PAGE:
In early 2005, Kim White turned off a busy Houston thoroughfare and into an L-shaped shopping center. A neighborhood poolroom occupied the far corner. Kim pulled into a parking place, then hesitated. She’d played in dozens of professional tournaments, and this would just be an independent event, but it would be her first competition since the savage dog attack.
She looked down at her left hand. An unsightly sponge wrap covered the splint that protected what remained of her little finger. The agonizing pain she’d suffered for the past three months had finally subsided, but two steel pins produced a dull throb that reminded her of her injury.
Kim climbed out of the car, then reached back and withdrew the hand-tooled leather case that contained her custom cue stick. As she closed the door, she glanced at her reflection in the side window. For this return to action, she’d selected a black Nike warm-up suit. Internally, she repeated her mantra: “Look good. Feel good. Play good.”
She slung her cue case over her shoulder, and strode toward the poolroom
|Meet Kim White President of the Women's Professional Billiards Association.|
Kim was born and raised in Houston’s far north side. She enjoyed an active childhood, with an involved mother who enrolled her in dance classes that included ballet, jazz, and tap. Other early activities included tennis, swimming, and scouting. In high school, she played on the basketball and volleyball teams.
At age 26, Kim competed against hundreds of women at the Billiard Congress of America’s annual ten-day event in Las Vegas. There, she won the coveted Women’s Open Singles Championship.
Kim then launched her professional career by competing on the Hunter Classics Women’s Amateur Tour, which is the oldest and largest of a dozen nationwide, regional tours. The top players on these regional tours go on to compete on the national tour, the Women’s Professional Billiard Association (WPBA).
In 2000, Kim was named Hunter Classics Champion for the year, and she qualified to play in selected WPBA Classic Tour events. Strong showings in these tournaments earned her the status of touring professional. In 2003, she rose as high as No. 10 on the tour, and she was named the most improved player of the year.
Kim also became the house professional at Bogies, directing tournaments, giving lessons, and practicing four to eight hours a day. Although she disliked air travel, she competed in all of the WPBA Classic Tour events each year and also played in a number of independent tournaments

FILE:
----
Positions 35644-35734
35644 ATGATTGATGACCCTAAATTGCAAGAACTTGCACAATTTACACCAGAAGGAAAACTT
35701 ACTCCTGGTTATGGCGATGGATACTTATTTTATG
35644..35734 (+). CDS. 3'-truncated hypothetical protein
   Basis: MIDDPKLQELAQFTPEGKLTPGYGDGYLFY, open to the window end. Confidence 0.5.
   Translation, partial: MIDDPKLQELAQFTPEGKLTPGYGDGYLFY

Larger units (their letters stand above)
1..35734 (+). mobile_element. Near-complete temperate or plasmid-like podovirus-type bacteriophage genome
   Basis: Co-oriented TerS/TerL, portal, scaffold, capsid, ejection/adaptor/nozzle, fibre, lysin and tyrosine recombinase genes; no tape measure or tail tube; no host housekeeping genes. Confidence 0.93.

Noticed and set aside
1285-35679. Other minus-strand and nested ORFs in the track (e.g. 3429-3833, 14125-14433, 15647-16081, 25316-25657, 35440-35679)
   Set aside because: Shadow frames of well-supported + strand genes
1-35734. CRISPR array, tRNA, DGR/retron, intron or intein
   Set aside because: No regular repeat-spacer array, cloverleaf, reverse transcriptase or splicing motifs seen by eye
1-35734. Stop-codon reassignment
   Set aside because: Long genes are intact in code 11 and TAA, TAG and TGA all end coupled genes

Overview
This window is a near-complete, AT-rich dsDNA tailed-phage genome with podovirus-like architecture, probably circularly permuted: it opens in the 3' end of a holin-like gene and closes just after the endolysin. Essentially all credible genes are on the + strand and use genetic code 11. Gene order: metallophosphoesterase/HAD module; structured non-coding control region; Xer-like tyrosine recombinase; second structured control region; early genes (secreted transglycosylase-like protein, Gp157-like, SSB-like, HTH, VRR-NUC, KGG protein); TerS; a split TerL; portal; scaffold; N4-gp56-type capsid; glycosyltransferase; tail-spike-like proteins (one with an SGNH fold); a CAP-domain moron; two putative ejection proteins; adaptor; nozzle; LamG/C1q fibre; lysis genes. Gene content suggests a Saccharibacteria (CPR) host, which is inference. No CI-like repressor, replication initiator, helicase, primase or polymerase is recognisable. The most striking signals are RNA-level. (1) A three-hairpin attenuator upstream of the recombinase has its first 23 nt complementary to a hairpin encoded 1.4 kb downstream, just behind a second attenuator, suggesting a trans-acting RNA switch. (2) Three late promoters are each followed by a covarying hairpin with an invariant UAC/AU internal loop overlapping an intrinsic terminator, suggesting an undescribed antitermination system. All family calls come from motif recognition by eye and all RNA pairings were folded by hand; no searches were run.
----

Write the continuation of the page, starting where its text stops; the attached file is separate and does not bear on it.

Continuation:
Then came the unexpected. Kim and her husband, Mike, own a horse and three dogs: two young 100-pound Rottweilers (brother and sister) and a small Lhasa Apso. One morning in late 2004, Kim and the dogs were in the fenced backyard of her grandmother’s house, when the male Rottweiler abruptly attacked the Lhasa Apso. Kim instinctively dived into the melee, trying to protect the much smaller dog. She punched the Rottweiler, but couldn’t get him to back off. She grasped his snout in an attempt to pry open his mouth. As she and the two dogs rolled on the ground, she managed to free the Lhasa Apso, but the Rottweiler’s jaws closed again, this time on her left hand. The dog released her, and Kim pulled the Lhasa Apso beneath her, shielding it with her body. The Rottweiler began to circle, snarl, and feint attacks.
|Kim’s screams alerted a neighbor, who called 911. Kim continued to shield the smaller dog. It was covered with blood. Then Kim realized that it was her blood. She looked at her mangled hand and gasped, then raised it above her head, trying to reduce the bleeding. |
After several minutes, the police and emergency team finally arrived, but the menacing Rottweiler held them at bay outside the gate. Kim jumped to her feet with the Lhasa Apso in her arms, ran to the fence, and dropped it on the other side. The Rottweiler immediately quieted, then trotted over and laid down beside his sister in a far corner of the yard. As the emergency team assisted Kim to the ambulance, she looked back and begged the police to not hurt her dogs.
The authorities respected her pleas. Sometime later, after the dogs had been thoroughly evaluated, they were returned to Kim. The Lhasa Apso had suffered only minor injuries in the attack, and Kim gave him to an aunt. The Rottweilers now reside at Kim’s home in the country.
The physical and emotional damage that Kim suffered was extensive, and the recovery was slow and painful. In addition to the mangled hand, she’d received bites and abrasions all over her body. And despite all possible precautions, a serious infection entered the shattered bone of her little finger.
Twice a week for three months, Mike drove Kim to Baylor College of Medicine for treatment. “I was on the side lines all that time,” says Kim, “enviously watching others play; I was desperate to prove to myself that I could be better than ever, even with my deformity.”
Kim won that tournament. It wasn’t easy. Not only was the splint a handicap, but several muscles in her left hand had atrophied from having been immobilized for such a long period. After the last 9-ball fell, she stayed around long enough to accept the congratulations of the other finalists. Then as she left the poolroom, she thought, “That’s step one.”
Step two was winning the Texas State Open Championship held in Austin. A second surgery was performed on the finger during the year, and a third will be required. Nevertheless, Kim managed to play in all eight WPBA Classic tournaments during 2005, and she earned two Top-Ten finishes. What kept her going?
Carlos Ledson Miller is the author of Stroke—A Pool Novel, which captures the world of contemporary pool. www.carlosledsonmiller.com
“The Cueist” originally appeared in Change Magazine. www.changemagazine.net
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